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Toddler Sleeping Bags

...and other sleeping arrangements for the littlest campers

Toddler sleeping bags are so cute! Some come in child-friendly designs.

alligator sleeping bag

Others look like miniature adult sleeping bags.

Deuter Little Star expandable bag

These bags are fun to have - but if you are planning to use these on a camping trip, be sure that you are getting a real sleeping bag. Many toddler bags are designed for indoor sleepovers, not for camping.

Camping with toddlers is fun!

Toddlers are enthusiastic about everything. They are learning and exploring all day long. Seeing the world through their eyes can be magical.

toddler carrying Thermarest

Camping with toddlers also presents some challenges.

One of the biggest challenges comes at the end of the day, when it's time to put them to bed.

toddler and dad on the beach at night

Getting toddlers into bed and to sleep, and keeping them warm in bed can be daunting.

Is a toddler sleeping bag the solution?

Maybe. Most sleeping bags designed for toddlers are not warm enough for real camping - and some toddlers just won't stay in a bag. Don't worry, though: there are lots of other sleep solutions for toddlers if you decide that a mini sleeping bag isn't the right choice for your family.

Advantages of toddler sleeping bags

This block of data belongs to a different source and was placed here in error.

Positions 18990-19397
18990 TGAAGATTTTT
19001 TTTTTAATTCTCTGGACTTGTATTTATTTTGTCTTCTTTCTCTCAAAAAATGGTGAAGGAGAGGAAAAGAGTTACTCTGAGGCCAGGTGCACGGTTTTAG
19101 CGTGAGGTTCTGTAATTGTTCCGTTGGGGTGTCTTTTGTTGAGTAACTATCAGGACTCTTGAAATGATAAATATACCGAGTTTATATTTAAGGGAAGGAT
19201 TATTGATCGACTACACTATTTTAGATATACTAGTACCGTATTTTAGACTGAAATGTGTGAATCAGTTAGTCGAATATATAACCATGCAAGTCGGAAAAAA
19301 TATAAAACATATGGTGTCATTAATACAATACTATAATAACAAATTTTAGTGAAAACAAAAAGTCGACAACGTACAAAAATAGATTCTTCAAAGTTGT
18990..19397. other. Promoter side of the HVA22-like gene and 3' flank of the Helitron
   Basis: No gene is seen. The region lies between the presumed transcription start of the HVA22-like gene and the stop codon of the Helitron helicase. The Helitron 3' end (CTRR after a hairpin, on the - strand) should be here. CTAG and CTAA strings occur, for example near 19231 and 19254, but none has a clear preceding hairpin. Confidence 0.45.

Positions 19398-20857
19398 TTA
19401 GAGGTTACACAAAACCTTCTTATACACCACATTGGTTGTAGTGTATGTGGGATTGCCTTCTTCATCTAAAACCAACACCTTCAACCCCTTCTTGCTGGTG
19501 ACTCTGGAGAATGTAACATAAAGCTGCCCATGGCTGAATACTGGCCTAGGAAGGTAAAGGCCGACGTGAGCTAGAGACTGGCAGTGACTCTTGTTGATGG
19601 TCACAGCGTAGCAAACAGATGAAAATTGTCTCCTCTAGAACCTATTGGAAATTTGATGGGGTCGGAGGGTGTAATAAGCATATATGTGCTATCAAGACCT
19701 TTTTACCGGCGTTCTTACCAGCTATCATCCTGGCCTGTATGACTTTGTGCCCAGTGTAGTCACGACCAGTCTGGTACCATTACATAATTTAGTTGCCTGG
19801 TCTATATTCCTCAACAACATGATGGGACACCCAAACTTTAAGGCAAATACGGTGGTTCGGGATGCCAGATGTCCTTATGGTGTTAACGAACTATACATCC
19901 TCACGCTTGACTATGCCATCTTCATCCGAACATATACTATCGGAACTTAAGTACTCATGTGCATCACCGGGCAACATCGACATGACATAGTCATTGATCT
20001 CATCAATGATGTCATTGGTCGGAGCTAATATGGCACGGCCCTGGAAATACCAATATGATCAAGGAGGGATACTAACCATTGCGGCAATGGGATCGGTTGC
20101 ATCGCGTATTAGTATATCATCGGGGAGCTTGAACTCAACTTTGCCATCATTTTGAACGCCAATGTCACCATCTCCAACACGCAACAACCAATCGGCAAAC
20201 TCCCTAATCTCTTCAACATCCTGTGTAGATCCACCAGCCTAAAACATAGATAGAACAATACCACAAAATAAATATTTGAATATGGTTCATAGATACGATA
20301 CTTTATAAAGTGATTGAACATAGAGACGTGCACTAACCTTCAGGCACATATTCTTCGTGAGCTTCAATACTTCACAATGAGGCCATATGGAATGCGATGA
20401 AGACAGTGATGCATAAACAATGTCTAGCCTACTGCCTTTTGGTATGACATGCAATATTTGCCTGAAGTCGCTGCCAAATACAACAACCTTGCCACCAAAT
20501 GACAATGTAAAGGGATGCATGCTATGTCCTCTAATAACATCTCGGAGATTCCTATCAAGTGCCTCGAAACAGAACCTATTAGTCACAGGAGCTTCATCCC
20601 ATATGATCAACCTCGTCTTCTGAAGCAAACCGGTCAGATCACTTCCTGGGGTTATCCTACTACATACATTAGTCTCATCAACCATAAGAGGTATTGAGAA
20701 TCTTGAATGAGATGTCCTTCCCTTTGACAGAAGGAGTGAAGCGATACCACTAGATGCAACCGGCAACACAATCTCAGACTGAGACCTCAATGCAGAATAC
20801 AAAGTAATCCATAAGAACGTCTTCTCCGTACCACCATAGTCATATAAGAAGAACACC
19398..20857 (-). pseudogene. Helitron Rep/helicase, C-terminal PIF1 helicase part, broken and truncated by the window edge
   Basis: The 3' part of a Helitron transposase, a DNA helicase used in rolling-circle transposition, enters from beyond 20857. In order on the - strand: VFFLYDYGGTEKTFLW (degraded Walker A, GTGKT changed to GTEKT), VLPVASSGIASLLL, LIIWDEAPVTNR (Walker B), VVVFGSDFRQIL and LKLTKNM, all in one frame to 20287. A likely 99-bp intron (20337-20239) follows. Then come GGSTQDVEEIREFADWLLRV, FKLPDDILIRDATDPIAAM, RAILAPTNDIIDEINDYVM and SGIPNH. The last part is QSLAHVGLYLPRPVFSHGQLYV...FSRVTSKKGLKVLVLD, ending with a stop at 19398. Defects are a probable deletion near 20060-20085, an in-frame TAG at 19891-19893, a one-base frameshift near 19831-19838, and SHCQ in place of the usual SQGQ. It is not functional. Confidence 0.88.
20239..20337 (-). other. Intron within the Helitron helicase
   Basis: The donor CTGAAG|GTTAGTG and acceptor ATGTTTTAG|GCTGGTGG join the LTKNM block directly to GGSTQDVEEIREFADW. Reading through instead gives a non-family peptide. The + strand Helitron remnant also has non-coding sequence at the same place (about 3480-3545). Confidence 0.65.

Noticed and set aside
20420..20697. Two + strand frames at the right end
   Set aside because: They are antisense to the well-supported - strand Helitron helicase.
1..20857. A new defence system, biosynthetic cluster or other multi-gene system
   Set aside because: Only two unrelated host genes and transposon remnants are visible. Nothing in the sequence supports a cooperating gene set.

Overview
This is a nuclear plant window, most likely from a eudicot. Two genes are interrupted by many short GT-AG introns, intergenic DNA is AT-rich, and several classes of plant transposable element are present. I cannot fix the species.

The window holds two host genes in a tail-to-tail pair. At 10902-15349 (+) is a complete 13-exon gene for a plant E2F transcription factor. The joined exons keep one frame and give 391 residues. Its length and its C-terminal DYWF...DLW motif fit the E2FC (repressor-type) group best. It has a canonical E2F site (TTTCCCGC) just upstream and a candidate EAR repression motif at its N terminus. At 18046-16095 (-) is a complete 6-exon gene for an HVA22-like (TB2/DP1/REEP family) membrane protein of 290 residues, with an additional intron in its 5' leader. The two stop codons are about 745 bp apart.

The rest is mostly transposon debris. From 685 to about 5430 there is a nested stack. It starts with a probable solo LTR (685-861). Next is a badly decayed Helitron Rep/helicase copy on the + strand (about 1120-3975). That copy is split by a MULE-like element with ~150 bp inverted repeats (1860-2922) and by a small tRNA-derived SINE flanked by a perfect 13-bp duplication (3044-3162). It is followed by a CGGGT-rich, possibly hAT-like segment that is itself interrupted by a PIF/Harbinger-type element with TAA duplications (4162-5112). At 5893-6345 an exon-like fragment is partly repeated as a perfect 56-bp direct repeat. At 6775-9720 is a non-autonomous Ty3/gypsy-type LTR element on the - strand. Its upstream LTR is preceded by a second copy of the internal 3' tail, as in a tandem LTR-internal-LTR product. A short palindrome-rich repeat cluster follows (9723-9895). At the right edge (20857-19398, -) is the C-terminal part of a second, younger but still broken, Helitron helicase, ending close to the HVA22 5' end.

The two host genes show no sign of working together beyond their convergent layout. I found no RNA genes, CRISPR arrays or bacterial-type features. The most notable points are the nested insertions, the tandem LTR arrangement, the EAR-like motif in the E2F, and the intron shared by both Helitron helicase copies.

Toddler bags are cute!

It's hard to resist miniature camping equipment - especially when you picture your sweet little one using it!

ladybug sleeping bag

Your child would probably like to have his or her own sleeping bag.

Your child might even go to bed more willingly in a special little sleeping bag.

The sleeping bag can be used at home.

A sleeping bag is handy for naptimes, for cuddling on the couch with a book, or for pretending to go camping. It's the perfect thing to take to a sleepover at Grandma's house!

These bags are ideal for indoor use.


A toddler sleeping bag has a very short life.

A toddler bag will be used just for one or two seasons before being outgrown.

If you are planning to have more than one child, you can pass the bag down from one to the next. If not, that's a big expense for just one year's use.

A good quality bag will be expensive.

All children's specialty camping gear is pricey. Don't waste your money on a cheap bag unless it will be used only indoors.

Some higher priced toddler sleeping bags are expandable, so that they grow with your child. You'll have to decide whether that justifies the higher price.

The child might not stay in the bag.

Many toddlers are wigglers. They don't stay under their blankets at home, and of course they don't stay neatly tucked in their sleeping bag on a camping trip.

They may work their way down into the bottom of the bag, or they may wiggle their way completely out of the bag and end up sleeping on the cold ground.

There are safety concerns.

I have heard stories of adventurous toddlers getting out of their little sleeping bags in the middle of the night and trying to go exploring while their parents slept!